Lent was in many ways an image, or icon, of the present life; Holy Pascha, however, is an icon of the Age to Come. During the forty days of the Great Fast, we engaged in fierce spiritual warfare. The long weekday services, the somber Liturgy of Pre-sanctified Gifts, and the Great Canon of Saint Andrew of Crete took us into the place of holy mourning. We stirred ourselves from the sleep and laziness in which we were spending our life. Our eyes were then raised to the Bridal Chamber open before us. In tears—perhaps only half a teardrop!—we entered the narrow way of repentance, breaking our compromises with sin. In our fasting we changed our life, clearing aside, as far as we could, not merely our normal foods but even more whatever was holding us back from Christ.
And now we have Paschal Time. Do we not somehow miss the zeal of Great Lent, its clarity, its companionship in which we served and struggled together? What does this feeling mean? It was clear, although not easy, how we were to observe the Forty Day Fast. But how are we meant to pass these precious and bright Fifty Days of Pascha, when our fasts are easier and the sorrowful prostrations of Lent are out of place?
In the first place we must take care not to leave off our zeal. Lent was a time of preparation for Pascha, so that we could pass with our Savior through His life-giving death to His glorious resurrection, to a whole new life, that is, entering into the uncreated life and energies of the Kingdom of God. Having been purified with much effort and difficulty, we can now go forward unimpeded into this new life. We have put off the old man and put on Christ. It would be crazy if, with the arrival of Pascha, we slipped backward into our old ways—whether to past sins, or simply into a worldly life and the oblivion which goes with it. Remember that our Lenten warfare was against the demons, the influence of the world and our own selfish passions, not against foods and other good things of creation that God has given us.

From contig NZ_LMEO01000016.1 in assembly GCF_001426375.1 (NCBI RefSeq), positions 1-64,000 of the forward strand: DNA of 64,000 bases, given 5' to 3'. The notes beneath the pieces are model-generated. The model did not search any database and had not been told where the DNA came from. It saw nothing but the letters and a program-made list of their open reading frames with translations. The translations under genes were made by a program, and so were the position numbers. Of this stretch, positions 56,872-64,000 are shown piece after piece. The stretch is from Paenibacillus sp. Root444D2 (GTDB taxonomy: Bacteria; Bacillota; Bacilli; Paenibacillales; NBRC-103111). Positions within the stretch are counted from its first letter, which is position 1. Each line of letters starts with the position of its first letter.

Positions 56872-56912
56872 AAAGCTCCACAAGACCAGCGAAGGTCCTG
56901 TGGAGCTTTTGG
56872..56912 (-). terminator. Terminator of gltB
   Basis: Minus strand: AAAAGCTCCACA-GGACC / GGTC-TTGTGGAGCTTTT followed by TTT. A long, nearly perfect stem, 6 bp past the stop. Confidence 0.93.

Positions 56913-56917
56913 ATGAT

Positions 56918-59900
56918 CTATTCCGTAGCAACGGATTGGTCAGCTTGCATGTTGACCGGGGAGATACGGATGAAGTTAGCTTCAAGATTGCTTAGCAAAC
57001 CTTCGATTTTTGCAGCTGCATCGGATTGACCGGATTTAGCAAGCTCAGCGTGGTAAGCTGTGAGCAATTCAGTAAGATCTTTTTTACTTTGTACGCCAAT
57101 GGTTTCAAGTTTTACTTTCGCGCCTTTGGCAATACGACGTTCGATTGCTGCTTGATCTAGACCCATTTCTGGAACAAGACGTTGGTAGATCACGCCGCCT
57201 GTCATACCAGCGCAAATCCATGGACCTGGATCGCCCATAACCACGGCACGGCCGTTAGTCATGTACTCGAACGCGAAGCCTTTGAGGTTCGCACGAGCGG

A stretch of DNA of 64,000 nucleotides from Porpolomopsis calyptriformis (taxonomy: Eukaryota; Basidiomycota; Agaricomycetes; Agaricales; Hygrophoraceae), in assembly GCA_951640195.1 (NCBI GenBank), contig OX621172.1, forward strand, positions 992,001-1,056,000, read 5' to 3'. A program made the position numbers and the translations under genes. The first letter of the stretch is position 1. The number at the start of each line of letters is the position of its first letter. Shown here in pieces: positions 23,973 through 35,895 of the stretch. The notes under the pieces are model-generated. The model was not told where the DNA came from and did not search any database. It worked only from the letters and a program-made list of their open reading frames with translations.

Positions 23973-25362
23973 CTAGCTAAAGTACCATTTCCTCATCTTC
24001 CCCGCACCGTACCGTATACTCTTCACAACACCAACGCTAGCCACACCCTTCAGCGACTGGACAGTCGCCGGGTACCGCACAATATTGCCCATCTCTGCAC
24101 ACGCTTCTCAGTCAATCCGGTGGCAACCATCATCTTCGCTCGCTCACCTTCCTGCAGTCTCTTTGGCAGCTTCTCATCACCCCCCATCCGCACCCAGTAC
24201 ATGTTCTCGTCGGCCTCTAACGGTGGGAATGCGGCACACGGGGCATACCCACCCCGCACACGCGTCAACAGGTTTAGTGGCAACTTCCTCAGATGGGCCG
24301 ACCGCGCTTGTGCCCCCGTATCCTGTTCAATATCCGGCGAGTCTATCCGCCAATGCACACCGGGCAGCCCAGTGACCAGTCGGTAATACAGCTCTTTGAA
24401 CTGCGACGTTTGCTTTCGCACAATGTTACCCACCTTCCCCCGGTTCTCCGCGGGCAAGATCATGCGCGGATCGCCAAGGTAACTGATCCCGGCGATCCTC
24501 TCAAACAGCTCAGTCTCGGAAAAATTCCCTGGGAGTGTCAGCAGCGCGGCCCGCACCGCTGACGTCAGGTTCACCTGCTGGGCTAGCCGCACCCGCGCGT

Our spiritual warfare continues during these weeks of Pascha, but it takes on a triumphant tone. Having been purified, we are able to partake of the good things of creation with thanksgiving. We are to use this world innocently, like Adam and Eve in Paradise. Thus we are to experience things, foods, our family, friends and all mankind in their true beauty—rather than as means to getting our own needs met. This means we are to have a profound reverence for all, treating everything and everyone as holy icons of Christ, perceiving Christ and encountering Him in them. This is the challenge of Holy Pascha, that having been purified we treat this world as already transformed, already in the future Resurrection. Do we not have a taste of this reality in the Orthodox services? When we stand in prayer in the holy temple, do we not experience people and material things differently, as they truly are, in their sacredness, so that we feel awe and reverence before them?
On the day of Pascha we experience the Resurrection as far as we are able. Our present task during these Fifty Days is to abide in this joy, to hold on to this beauty, in spite of whatever would snatch it from us. Only then can we embrace each other joyfully, calling brothers even those who hate us and forgiving all in the Resurrection.
-Father Paul Burholt
Copyright © 2014 Fr. Paul Burholt